September 12, 2012

God's Stars

I t is 3:12 a.m. I cannot be late. I have made a promise to my friend Leslie that I must keep. As I pull into the hospital’s oncology facility, I remember a picture Leslie drew about five months ago. She had drawn the facility with intricate detail, and around the building were angels: angels surrounding the building and one angel looking out her bedroom window. All the angels were smiling. Leslie was quick to explain that the angels didn’t just “stay there” all the time. She said that some left with me and went to my house. She once said: “I tell my angel it’s OK to drive home with you and make sure you are OK.” It was the most poetic thought I had ever heard.

Security officer Allen greets me at the door, laughing as we walk by, probably to ensure the front doors have locked behind me so that we may be safe again. His laughter is more powerful than any security measure he could ever implement to keep patients out of harm’s way.

2012 1525 page23On the second floor I find Leslie sitting on the side of her bed, dressed in a pink sweatsuit and white sneakers that are not laced up. She looks up, smiles, and I remember why I have dragged my weary, tired body out of bed. I kneel in front of her and tie her shoelaces as she lists galaxies and stars. Today we will sit on a bench outside hospital walls and watch the stars disappear as the sun comes up. Sneakers laced up; I squeeze Leslie’s little shoes and tell her it’s time to go. She extends her little hand toward me. She does not ask, but I know she wants me to hold her hand. I do.

As we walk I realize the terrain is difficult. Leslie points at the lake, clapping her hands and laughing. In my mind’s eye I can see Leslie running ahead of me, full of energy and life, splashing into the shallow end of the lake, scaring the ducks. But she lacks the energy.

Ten minutes later we have settled on a bench close to the lake, and Leslie is pointing out every star we can see. How long has it been since I have seen the stars? I watch her little fingers point at the heavens. She refers to them as “God’s stars.” As the sun peeks over the horizon, she rests her head on my shoulder. She is already tired. I put my arm around her and she asks: “Are we stars? Do we shine?” Before I can answer, she falls asleep.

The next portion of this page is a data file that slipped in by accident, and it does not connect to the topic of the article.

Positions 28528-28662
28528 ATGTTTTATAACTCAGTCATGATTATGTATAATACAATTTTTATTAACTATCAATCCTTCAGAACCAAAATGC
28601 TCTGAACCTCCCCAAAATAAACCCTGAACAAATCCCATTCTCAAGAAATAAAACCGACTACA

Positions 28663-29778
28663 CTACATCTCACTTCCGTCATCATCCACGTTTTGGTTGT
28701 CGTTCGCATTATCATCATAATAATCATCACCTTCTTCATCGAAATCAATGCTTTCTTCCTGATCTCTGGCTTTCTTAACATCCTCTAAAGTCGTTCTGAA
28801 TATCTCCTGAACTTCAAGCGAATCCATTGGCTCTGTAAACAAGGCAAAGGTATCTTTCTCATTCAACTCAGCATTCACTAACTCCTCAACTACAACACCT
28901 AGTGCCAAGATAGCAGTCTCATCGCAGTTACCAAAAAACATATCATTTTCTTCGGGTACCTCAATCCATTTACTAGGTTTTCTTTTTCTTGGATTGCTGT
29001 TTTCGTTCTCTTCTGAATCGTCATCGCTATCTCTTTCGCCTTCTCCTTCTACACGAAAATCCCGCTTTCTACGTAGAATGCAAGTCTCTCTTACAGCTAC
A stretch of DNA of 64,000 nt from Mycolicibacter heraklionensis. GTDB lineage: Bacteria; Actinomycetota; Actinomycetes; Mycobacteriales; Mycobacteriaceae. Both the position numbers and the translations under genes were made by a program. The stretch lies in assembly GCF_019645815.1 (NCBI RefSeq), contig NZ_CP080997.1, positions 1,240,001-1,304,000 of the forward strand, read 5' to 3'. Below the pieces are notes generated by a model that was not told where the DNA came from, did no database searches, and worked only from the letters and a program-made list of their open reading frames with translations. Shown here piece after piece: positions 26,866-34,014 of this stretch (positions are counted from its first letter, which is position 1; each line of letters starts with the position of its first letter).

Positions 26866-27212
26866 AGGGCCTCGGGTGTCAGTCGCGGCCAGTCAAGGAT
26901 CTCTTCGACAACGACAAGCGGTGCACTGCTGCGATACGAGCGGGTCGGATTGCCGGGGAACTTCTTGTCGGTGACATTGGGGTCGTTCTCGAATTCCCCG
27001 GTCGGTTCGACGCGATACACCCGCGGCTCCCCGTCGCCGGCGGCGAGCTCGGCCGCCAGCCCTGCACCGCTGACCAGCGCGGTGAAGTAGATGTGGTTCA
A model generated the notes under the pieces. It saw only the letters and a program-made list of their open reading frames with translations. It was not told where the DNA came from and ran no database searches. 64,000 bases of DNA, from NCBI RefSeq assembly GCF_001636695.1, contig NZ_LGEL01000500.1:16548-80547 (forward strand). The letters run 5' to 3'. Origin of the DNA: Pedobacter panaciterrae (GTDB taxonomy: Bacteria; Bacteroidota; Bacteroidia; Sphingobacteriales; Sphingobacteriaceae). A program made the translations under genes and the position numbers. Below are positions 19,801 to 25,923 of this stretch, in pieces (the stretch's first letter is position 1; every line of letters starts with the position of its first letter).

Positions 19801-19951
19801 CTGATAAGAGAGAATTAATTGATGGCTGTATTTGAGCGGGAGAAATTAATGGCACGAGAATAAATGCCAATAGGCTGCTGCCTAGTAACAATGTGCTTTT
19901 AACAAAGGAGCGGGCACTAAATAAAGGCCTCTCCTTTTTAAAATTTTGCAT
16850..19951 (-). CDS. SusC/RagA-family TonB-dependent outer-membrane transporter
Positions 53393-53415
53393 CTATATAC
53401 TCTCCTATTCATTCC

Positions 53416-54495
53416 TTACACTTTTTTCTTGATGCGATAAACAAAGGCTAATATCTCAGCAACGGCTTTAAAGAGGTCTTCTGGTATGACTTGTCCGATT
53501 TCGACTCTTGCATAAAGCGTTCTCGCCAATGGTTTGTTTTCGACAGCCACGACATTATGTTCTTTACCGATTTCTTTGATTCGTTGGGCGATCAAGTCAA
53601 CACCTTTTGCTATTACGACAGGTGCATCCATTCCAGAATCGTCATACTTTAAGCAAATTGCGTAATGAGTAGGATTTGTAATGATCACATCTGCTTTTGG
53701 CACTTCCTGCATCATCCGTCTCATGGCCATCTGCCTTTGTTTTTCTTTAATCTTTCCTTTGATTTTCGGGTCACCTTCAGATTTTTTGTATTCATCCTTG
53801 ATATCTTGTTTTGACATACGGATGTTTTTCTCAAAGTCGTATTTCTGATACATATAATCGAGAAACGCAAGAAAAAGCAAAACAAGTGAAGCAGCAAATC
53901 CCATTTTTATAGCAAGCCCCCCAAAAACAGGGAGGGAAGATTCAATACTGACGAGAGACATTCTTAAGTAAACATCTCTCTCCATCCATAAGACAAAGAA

Do we shine? I smile, remembering the old familiar song: “This Little Light of Mine.”

I thought I was looking after her, but Leslie has looked after me.

There is something humbling and sacred about divine compassion, and how the Holy Spirit whispers, reminding us of it, encouraging us to look after one another, to shine in places where darkness may reside. To shine? Is it about visiting the ill? Waiting on the side of the bed, unable to tie your shoelaces, trusting God will bring someone to help? Is it recognizing the wonder of the cosmos, being amazed at God’s creation? Is it the silence between us that needs no explication because there is love and empathy in our hearts? Is it the comfort of holding up your hand knowing there will always be someone to take it and hold it tight through any terrain?

We are all patients of sorts. Jesus identified Himself with the suffering of humanity to provide the final solution. Looking after one another, this we do as we witness the consummation of the work of deliverance He has initiated.

The sun is up. It’s time to go. I hear someone approaching and see Allen bringing a wheelchair. I am grateful for his kindness, doing this on his own time. I tell him Leslie has reminded me of a childhood song, and just like that, we sing it together, all the way back.

“Therefore, as God’s chosen people, holy and dearly loved, clothe yourselves with compassion, kindness, humility, gentleness and patience” (Col. 3:12).

Dixil Rodríguez, a college professor and volunteer hospital chaplain, lives in Texas. This article was published September 13, 2012.